The only times I saw Tom nervous and a little bit testy were before shows. He'd be backstage going over his lines even though some of his jokes he had probably told hundreds of times. But I admired this. No matter the gig, Tom gave it his all. He was as brightly illuminated as the full moon itself, and I think that was the key to Tom -- his light from within was never dimmed, at least during my 15 years of knowing him. It's hard to imagine Tom sleeping -- he was always present.
Like the moon, Tom did have a dark side, of course. We all do. At least that's what Jung says. Tom's dark side was expressed, artistically, in a persona quite different from the mad, gentle clownlike Alien Comic -- the priapic playwright Jack Bump. Jack Bump wrote naughty, sexual romps that weren't quite coherent, but had a crazy fervor, a cross between Benny Hill and Harold Pinter, and a large cock was almost always an important character. I had cameos in two of these plays -- they were as much fun to act in as to witness -- and when I first met Tom, I recall that his answering machine went something like: "You have reached the answering machine of Tom Murrin, the Alien Comic, and Jack Bump, please leave a message."
And, oh boy, I wish I could leave a message now and have Tom or the Alien Comic or Jack Bump call me back. The last two or three years, as I began to perform less and became busy with other things, I didn't see as much of Tom. We crossed paths at big parties and exchanged e-mails, often about baseball, but our contact was much less than it had been in the past. When we did see each other, though, he was as loving as always and I was grateful for his friendship. He never stopped rooting for me and encouraging me.
Then I heard he was sick. It seemed to come about suddenly. I had lost my cellphone with his number -- I don't know how to back things up -- and e-mailed him, asking for his number. He wrote back right away with it, but I had to go on a trip somewhat unexpectedly. So I wrote down his number and carried it with me to the airport, but then decided to wait till I got back to New York to call him. I had once promised myself -- during the '90s as I lost a number of friends to AIDS -- to never delay reaching out to a friend who is ill, but I forgot my promise and didn't call Tom as soon as I got his number. I thought I had time.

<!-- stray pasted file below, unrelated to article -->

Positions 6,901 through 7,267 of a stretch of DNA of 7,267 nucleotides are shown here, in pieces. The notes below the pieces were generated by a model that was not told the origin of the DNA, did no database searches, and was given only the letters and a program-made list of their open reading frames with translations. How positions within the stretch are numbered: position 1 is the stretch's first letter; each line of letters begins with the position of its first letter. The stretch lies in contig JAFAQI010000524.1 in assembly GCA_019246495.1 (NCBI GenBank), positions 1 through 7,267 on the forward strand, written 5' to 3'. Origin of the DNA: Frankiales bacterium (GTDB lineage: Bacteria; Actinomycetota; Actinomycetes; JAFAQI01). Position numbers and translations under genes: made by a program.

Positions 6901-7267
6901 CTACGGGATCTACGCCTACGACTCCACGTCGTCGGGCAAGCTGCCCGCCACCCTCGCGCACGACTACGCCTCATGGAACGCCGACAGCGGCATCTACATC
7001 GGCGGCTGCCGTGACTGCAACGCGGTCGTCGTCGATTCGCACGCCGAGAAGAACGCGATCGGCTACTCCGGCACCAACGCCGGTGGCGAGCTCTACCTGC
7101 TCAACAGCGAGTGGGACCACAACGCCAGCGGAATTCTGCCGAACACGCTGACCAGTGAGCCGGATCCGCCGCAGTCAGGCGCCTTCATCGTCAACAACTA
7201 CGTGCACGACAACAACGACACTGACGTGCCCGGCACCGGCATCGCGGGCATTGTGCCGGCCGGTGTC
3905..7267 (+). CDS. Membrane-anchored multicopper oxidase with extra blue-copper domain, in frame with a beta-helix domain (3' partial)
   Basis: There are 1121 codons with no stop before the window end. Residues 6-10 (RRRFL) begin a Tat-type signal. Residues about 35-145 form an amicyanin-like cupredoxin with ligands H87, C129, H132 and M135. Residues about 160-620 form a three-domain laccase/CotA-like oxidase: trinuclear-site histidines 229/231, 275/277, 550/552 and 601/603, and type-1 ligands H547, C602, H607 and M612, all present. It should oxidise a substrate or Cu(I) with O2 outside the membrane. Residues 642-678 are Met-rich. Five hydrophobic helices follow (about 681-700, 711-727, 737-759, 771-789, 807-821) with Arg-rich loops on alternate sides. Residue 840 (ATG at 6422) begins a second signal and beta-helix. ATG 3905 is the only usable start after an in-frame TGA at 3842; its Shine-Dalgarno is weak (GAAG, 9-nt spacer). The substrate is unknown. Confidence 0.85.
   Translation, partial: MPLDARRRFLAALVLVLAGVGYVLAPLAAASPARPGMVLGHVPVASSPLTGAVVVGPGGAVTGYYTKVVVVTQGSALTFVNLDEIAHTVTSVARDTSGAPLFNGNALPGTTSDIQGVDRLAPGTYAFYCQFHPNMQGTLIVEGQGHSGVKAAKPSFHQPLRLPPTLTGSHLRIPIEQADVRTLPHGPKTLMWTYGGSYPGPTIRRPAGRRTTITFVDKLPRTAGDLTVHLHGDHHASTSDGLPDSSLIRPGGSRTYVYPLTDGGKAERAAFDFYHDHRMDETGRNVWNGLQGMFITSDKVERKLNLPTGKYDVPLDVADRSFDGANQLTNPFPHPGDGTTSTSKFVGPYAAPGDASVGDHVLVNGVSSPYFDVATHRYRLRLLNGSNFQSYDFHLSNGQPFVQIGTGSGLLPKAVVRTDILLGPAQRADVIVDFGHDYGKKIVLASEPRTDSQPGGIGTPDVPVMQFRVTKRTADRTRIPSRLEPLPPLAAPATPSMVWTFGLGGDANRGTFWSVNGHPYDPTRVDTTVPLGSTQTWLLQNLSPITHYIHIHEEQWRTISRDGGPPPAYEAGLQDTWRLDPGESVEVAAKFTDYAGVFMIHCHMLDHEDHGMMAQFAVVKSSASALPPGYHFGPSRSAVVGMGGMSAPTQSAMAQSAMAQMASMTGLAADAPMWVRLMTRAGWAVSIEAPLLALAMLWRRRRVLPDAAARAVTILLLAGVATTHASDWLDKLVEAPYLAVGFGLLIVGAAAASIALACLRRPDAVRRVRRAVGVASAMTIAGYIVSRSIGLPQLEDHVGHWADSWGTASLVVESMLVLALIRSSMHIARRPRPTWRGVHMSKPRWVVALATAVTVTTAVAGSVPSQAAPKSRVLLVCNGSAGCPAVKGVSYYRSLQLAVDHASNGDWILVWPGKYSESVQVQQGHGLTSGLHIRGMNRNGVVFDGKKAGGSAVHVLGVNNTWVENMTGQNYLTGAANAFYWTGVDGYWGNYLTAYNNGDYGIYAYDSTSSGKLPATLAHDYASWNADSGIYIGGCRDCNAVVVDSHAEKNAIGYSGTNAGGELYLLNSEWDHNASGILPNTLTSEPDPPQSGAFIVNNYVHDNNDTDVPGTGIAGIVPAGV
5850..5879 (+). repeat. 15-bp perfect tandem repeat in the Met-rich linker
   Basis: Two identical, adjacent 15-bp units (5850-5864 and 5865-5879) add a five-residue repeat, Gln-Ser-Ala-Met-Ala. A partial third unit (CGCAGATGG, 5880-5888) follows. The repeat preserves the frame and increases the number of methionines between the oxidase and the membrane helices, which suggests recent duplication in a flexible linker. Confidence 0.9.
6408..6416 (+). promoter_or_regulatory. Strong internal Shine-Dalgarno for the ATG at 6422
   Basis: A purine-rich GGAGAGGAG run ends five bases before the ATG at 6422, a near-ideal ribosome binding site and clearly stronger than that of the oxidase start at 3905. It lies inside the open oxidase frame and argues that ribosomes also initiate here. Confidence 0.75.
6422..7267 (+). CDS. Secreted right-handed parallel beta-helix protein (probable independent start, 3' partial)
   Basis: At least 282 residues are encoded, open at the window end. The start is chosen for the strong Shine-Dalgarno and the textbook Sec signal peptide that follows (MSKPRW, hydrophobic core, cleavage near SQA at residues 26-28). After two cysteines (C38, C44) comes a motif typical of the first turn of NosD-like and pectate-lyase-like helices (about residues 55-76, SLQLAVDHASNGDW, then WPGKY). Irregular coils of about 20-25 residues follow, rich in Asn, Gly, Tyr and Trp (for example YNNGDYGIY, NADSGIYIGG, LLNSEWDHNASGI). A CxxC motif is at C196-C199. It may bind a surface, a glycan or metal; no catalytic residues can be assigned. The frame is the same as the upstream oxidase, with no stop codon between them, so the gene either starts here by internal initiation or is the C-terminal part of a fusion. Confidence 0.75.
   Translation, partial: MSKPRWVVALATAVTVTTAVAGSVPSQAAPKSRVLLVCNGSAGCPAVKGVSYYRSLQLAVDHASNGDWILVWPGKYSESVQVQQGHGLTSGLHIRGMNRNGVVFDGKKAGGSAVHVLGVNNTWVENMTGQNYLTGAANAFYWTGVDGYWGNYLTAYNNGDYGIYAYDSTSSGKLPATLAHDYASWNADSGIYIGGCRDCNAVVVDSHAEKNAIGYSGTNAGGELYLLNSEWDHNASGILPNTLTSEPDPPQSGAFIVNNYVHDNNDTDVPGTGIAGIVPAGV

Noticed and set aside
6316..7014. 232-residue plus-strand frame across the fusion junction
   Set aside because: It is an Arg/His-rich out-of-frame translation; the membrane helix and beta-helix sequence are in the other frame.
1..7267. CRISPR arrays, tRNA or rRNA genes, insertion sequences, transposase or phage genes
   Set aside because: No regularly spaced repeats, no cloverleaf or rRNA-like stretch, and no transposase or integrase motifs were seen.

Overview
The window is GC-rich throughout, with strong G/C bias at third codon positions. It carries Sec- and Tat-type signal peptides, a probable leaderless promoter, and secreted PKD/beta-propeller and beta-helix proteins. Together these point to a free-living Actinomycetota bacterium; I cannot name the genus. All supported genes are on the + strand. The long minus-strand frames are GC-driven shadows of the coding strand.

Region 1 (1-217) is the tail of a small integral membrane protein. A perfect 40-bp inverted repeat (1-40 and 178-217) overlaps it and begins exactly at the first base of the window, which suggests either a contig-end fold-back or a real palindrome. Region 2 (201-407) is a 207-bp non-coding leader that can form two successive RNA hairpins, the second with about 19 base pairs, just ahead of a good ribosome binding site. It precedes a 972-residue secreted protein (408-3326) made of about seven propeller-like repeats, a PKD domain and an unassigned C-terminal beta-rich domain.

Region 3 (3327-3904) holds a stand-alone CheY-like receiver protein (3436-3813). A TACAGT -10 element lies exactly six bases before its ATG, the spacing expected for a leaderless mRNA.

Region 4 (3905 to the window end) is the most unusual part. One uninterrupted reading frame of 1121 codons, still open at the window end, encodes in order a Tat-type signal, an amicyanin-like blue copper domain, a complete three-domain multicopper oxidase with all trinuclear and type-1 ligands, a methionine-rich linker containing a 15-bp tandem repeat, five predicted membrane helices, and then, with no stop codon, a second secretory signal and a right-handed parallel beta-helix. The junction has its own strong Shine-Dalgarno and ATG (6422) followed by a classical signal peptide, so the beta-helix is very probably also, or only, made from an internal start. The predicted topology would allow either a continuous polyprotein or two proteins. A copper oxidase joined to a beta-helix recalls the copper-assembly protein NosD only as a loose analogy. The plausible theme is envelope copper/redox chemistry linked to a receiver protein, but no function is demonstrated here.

When I returned from my trip, which lasted about a week, I took out his number, but before I could call him I got an e-mail from a friend -- Tom was in the hospital in a coma, and a few days later he died.
So I never got to hear his beautiful, buoyant voice again, which had retained a vestige of the easygoing twang of the Los Angeles of his youth, though I can still hear it in my mind, each simple word infused with the sweetness of his spirit -- "Hey, Jonathan, how's it going?"
And I really do wish I could be with him again for one more talk, one more full moon show, but that's not how life is. You have to be present and loving in the now, which Tom was a master at and which I'm not so good at, but maybe I can get better with Tom as my teacher.
Still, I was so angry and disappointed with myself for not making that call, which I had hoped would be a prelude to getting together. I wanted desperately to thank him for all he had given me and to say good-bye and to tell him that I loved him, but I missed my chance, though I went to the hospital and told him as he lay there in his medicated sleep. I hoped he could hear me, and I wept selfishly at the coming loss of my friend, whom I loved, though I didn't realize the full weight of my love until it was too late to let him know.